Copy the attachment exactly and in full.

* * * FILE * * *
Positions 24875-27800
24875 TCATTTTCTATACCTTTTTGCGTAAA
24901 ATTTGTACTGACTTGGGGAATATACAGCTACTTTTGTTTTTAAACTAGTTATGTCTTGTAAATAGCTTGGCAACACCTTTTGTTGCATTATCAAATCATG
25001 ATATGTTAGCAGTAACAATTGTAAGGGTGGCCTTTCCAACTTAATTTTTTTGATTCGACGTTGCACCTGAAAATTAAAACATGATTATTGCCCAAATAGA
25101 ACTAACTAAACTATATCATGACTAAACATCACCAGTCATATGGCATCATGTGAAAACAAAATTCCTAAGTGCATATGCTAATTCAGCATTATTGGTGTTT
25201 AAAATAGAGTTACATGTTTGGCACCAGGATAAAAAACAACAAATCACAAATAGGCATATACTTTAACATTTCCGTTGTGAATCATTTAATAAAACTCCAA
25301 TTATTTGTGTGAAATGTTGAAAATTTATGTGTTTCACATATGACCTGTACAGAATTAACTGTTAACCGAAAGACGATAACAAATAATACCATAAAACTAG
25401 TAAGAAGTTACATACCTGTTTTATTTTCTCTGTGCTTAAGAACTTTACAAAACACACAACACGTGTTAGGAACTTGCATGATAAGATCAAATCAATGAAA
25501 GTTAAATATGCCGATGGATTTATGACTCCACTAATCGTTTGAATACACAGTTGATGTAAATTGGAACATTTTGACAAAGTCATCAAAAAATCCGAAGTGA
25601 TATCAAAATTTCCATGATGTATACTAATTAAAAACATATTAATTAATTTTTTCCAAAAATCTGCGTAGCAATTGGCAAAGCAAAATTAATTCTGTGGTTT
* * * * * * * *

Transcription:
Positions 24875-27800
24875 TCATTTTCTATACCTTTTTGCGTAAA
24901 ATTTGTACTGACTTGGGGAATATACAGCTACTTTTGTTTTTAAACTAGTTATGTCTTGTAAATAGCTTGGCAACACCTTTTGTTGCATTATCAAATCATG
25001 ATATGTTAGCAGTAACAATTGTAAGGGTGGCCTTTCCAACTTAATTTTTTTGATTCGACGTTGCACCTGAAAATTAAAACATGATTATTGCCCAAATAGA
25101 ACTAACTAAACTATATCATGACTAAACATCACCAGTCATATGGCATCATGTGAAAACAAAATTCCTAAGTGCATATGCTAATTCAGCATTATTGGTGTTT
25201 AAAATAGAGTTACATGTTTGGCACCAGGATAAAAAACAACAAATCACAAATAGGCATATACTTTAACATTTCCGTTGTGAATCATTTAATAAAACTCCAA
25301 TTATTTGTGTGAAATGTTGAAAATTTATGTGTTTCACATATGACCTGTACAGAATTAACTGTTAACCGAAAGACGATAACAAATAATACCATAAAACTAG
25401 TAAGAAGTTACATACCTGTTTTATTTTCTCTGTGCTTAAGAACTTTACAAAACACACAACACGTGTTAGGAACTTGCATGATAAGATCAAATCAATGAAA
25501 GTTAAATATGCCGATGGATTTATGACTCCACTAATCGTTTGAATACACAGTTGATGTAAATTGGAACATTTTGACAAAGTCATCAAAAAATCCGAAGTGA
25601 TATCAAAATTTCCATGATGTATACTAATTAAAAACATATTAATTAATTTTTTCCAAAAATCTGCGTAGCAATTGGCAAAGCAAAATTAATTCTGTGGTTT